Posted on August 22, 2019 in Countdown

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Victim of His Own Stupidity

Last week, we told you about Israel’s outrageous decision to bar Congresswomen Rashida Tlaib and Ilhan Omar from entering the Palestinian territories (AAI President Jim Zogby wrote a piece about it, and Deputy Director Omar Baddar talked to MSNBC about it). But a strike of incredible irony befell Trump while he was attempting to smear the Congresswomen with false charges of anti-Semitism: He exposed his own anti-Semitism by accusing American Jews who vote for Democrats of “disloyalty.” When Trump caught flak for his outrageous comments, he doubled-down in the most hilarious and disturbing way possible: He quoted a kooky conspiracy theorist who said Barack Obama was a “Manchurian candidate” and a gay Muslim (Trump always has the best of friends). This kook weighed in to claim that Israelis loved Trump like he was “the king of Israel” and “the second coming of God,” and pretty much deemed American Jews either dumb or ungrateful for not loving Trump as much. These aren’t side comments from the kook’s past, these are the ones Trump quoted to respond to the fallout from his own comments. We’d end on a joke about the sheer stupidity of this, but don’t want to make light of this assault on the American Jewish community. “Dual loyalty” is an ugly anti-Semitic trope, and it’s pathetic to see those who falsely leveled that charge at Tlaib and Omar turn around and trivialize it when Trump employs it.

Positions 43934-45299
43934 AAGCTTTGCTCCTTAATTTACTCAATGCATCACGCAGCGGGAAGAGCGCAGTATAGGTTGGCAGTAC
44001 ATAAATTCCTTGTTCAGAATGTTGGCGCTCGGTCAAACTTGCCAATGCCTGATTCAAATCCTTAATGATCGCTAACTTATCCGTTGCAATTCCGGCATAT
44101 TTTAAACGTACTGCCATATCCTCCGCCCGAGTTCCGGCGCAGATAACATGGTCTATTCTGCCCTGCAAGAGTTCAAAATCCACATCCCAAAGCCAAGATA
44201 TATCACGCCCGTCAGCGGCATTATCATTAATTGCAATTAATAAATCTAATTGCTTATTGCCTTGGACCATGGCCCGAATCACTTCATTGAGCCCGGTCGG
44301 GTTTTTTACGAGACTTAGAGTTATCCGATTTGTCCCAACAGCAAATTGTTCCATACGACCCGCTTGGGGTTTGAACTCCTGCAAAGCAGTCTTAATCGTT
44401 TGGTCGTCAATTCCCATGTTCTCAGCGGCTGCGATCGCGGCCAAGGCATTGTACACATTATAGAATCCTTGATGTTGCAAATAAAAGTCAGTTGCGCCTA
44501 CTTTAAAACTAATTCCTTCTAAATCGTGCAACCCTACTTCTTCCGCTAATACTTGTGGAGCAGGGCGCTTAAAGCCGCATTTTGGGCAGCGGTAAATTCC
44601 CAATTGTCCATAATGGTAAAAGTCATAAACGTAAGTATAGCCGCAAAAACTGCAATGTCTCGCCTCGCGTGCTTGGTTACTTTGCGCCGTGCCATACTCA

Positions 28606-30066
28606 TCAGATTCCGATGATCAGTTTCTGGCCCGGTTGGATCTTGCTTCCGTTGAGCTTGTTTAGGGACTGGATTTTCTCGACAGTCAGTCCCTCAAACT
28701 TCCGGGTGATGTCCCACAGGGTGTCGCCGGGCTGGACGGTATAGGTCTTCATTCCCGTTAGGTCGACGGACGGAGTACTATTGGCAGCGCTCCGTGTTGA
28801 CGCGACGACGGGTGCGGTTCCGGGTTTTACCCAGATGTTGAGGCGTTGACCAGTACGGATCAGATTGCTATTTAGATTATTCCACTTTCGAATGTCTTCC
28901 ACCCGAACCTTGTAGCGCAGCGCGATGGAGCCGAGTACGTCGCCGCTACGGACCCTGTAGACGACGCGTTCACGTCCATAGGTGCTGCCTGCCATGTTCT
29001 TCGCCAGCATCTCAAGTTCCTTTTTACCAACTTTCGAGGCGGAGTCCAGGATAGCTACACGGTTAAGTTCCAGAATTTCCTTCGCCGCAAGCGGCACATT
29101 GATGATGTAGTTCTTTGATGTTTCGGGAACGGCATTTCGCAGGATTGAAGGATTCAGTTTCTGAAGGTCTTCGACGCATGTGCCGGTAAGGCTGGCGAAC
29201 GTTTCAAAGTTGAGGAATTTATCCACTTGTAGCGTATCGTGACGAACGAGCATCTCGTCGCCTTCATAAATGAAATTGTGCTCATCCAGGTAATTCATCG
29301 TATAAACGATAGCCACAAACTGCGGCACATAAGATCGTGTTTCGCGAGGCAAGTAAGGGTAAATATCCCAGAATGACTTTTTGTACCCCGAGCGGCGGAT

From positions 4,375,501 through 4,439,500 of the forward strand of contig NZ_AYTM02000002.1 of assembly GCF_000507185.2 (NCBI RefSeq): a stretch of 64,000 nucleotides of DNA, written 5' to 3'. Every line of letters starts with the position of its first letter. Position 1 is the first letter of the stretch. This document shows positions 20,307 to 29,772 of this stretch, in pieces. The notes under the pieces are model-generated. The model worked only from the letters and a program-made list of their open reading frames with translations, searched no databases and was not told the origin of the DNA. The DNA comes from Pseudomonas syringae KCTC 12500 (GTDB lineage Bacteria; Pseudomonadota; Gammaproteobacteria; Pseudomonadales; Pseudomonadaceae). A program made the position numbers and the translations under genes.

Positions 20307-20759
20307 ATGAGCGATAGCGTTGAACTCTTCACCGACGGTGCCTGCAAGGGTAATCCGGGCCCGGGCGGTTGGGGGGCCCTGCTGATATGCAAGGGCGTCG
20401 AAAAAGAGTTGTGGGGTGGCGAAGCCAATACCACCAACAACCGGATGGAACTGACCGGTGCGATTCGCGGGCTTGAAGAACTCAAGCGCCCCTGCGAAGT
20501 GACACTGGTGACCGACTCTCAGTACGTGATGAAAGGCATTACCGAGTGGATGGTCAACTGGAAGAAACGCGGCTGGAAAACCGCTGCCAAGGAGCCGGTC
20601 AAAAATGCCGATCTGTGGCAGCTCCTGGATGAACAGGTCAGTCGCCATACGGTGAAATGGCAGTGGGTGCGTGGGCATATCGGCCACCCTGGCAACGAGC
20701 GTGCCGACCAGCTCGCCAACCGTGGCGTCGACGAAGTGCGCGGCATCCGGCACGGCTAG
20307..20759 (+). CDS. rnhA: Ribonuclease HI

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New Rule: Sudan

By now you (better) know, Sudan’s longtime authoritarian ruler Omar al-Bashir was forced to step down back in April, amid widespread protests against political repression and systemic human rights violations within the country. So, is Sudan a thriving democracy that respects human rights? Sadly, not yet. In June, following continued violence against democracy demonstrators, deliberations moderated by the African Union ended in a power-sharing agreement, dictating the creation of a ruling Sovereign Council, which the military will lead for the first 21 months, followed by a civilian leader for the next 18 months. Under this agreement, 11 members of the Council were sworn in on Wednesday. Critics have been concerned about the under-representation of women (only 2 of the 11 members of the Council), the lack of a voice for the victims of the genocide in Darfur, and the role of the military, including allies of al-Bashir. Because Sudan’s struggle is complex and needs to be understood better, we just held a briefing on Capitol Hill exploring what can be done to maximize the odds for a speedy transition to democracy. There are no guarantees about what happens next in Sudan, but we salute the brave youth of the country for standing up for their rights and for all the small victories they achieved along the way, and hope we they get to celebrate the big one soon!